> > > give an example of how a physical process arises from integers? It
> > > seems integers is just a list of numbers increasing 1 at a time.
> > > That's not very complicated. How do we get from something as simple
> > > as counting numbers to, say, the law of Gravity? Or a molecule? Your
> > > theory seems rather abstract, and it would be more helpful if your
> > > explanations were more specific. And how does the mere existence of
> > > numbers create reality? If I write 1, 2, 3, 4 etc. on a piece of
> > > paper, surely that doesn't create a reality? Again I come back the
> > > the issue, there must be some kind of hardware, matter, physical
> > > stuff, some sort of stuff, which actually *runs* the processes which
> > > are hapening in reality?
> > I too would love to hear an answer to this. Of course I believe we are
> > dealing with numbers so large that they couldn't even be written
> > down - even
> > a formula to generate them couldn't be, in fact. Perhaps those sorts
> > of
> > numbers look like reality when seen from inside...?
> I would say it is more due to the fact that little numbers can
> generate complex gigantic realities.
> The big numbers are more in the generation steps than in the original
> seed. Stable realities should be filtered from inside.
> Digitalness prevents the need of time, the digital notion of step (a
> cousin of the function n+1) is enough.
> It is also more in the many relations between numbers than in the
> numbers themselves.
> See my hopefully not too much lengthy answer to Henry. It is a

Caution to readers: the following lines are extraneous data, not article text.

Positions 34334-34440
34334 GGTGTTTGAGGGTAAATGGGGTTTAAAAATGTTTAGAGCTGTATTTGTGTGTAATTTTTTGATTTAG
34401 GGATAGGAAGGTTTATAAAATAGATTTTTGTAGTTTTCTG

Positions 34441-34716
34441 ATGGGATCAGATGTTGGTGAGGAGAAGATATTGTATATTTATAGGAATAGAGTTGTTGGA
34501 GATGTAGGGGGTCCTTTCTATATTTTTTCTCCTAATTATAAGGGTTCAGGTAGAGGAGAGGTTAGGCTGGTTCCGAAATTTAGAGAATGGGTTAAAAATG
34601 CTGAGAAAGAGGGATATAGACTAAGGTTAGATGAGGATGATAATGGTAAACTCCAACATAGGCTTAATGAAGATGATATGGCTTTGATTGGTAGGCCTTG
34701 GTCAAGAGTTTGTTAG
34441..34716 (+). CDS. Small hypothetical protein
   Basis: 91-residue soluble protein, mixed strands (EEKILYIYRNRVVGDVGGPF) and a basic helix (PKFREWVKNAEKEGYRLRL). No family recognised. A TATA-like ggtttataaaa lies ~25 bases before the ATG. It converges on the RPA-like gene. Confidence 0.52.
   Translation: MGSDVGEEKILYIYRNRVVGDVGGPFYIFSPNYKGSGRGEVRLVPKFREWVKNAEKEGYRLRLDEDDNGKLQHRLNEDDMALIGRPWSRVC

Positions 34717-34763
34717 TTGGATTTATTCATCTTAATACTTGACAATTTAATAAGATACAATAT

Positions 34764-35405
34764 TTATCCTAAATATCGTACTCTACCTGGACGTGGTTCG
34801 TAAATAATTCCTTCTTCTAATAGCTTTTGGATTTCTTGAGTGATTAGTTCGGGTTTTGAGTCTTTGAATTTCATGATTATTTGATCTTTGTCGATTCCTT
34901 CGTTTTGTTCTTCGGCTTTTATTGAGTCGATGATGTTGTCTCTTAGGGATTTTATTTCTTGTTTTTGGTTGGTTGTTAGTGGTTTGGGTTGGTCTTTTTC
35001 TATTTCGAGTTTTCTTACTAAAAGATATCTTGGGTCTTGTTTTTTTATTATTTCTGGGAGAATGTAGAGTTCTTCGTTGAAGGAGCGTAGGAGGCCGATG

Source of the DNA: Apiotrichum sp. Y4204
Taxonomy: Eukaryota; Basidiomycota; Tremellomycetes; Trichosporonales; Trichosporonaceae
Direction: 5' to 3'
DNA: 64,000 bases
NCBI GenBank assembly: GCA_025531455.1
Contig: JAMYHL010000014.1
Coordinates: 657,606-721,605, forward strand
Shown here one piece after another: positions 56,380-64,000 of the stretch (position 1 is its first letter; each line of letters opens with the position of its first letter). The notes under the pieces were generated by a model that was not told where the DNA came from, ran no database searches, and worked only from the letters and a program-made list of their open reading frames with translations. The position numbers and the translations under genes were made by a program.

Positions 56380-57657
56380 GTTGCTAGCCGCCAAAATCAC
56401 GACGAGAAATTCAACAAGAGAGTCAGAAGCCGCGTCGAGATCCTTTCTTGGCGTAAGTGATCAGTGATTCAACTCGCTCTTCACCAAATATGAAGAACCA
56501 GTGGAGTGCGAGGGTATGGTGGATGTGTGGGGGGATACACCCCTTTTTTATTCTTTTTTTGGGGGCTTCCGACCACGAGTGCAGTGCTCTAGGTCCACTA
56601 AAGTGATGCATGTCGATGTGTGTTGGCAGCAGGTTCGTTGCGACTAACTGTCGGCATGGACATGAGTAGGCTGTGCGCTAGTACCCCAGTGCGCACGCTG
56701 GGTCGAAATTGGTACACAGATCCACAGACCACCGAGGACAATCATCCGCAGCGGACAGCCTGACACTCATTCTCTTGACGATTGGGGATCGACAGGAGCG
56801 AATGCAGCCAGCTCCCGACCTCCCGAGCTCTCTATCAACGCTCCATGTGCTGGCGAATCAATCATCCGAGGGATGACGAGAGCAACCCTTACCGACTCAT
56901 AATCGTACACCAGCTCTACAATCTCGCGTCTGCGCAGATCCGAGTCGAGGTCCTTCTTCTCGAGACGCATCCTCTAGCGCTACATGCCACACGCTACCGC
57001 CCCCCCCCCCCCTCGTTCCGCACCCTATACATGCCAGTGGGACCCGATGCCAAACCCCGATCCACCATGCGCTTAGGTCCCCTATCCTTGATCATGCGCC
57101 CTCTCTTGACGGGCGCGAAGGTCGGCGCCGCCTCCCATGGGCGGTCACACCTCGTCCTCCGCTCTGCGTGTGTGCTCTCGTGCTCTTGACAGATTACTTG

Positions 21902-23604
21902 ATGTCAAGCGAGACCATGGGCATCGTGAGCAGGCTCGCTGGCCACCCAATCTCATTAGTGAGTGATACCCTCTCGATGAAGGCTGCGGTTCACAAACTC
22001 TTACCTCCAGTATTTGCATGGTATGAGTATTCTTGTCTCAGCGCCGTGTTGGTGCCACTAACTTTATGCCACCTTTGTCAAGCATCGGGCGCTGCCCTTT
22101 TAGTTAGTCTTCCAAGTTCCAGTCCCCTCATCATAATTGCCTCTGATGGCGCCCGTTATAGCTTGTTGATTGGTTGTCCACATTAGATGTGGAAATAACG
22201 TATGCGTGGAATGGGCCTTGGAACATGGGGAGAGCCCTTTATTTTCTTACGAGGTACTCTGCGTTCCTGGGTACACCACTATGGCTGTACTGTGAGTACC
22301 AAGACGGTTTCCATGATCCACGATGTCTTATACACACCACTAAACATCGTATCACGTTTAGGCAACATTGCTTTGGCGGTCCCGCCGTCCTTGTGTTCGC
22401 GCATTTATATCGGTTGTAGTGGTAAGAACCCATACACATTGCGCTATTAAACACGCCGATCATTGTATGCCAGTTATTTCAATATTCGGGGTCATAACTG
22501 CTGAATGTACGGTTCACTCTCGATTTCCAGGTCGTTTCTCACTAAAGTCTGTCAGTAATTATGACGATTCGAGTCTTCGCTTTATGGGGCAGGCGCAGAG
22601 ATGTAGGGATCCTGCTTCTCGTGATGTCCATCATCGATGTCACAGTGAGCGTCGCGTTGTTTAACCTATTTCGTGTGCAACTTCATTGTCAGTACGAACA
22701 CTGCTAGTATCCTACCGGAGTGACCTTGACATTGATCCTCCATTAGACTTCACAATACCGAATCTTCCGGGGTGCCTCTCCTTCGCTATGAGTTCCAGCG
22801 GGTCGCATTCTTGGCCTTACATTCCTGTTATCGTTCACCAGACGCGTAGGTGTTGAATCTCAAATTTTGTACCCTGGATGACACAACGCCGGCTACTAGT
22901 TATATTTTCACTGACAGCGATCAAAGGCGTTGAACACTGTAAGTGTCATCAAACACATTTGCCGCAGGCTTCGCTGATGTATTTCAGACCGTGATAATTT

> delicate point.
> Bruno
> ---------------
> 3) Message to Peter
> On 30 Sep 2008, at 19:08, Peter D Jones wrote:
> > No form of arithmetic proves Platonism.
> In the premisses I am using platonism, not Platonism. In the
> conclusion something akin to some text of Plato appears, but in the
> conclusion only.
> platonism (with a little "p") is just that we accept the principle of
> excluded middle in arithmetic. It is the usual platonism of the
> working mathematician.
> > Here's the error: substitutible doesn't mean substituted,
> > and here is no first-peson inderminacy wihout actual substitution.
> Once comp is assumed, it can be shown that "substituted" means
> "substitutible from inside". Like "real" means "possible from inside".
> Like "now" means "sometime from inside". It is an indexical and
> relative notion. I don't say that this is obviously so. It come from
> the fact, that, as I said to Henry, machine cannot distinguish "real"
> from "virtual", from "arithmetical". See my url for detailed
> explanations.
> Bruno
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Received on Wed Oct 08 2008 - 10:04:25 PDT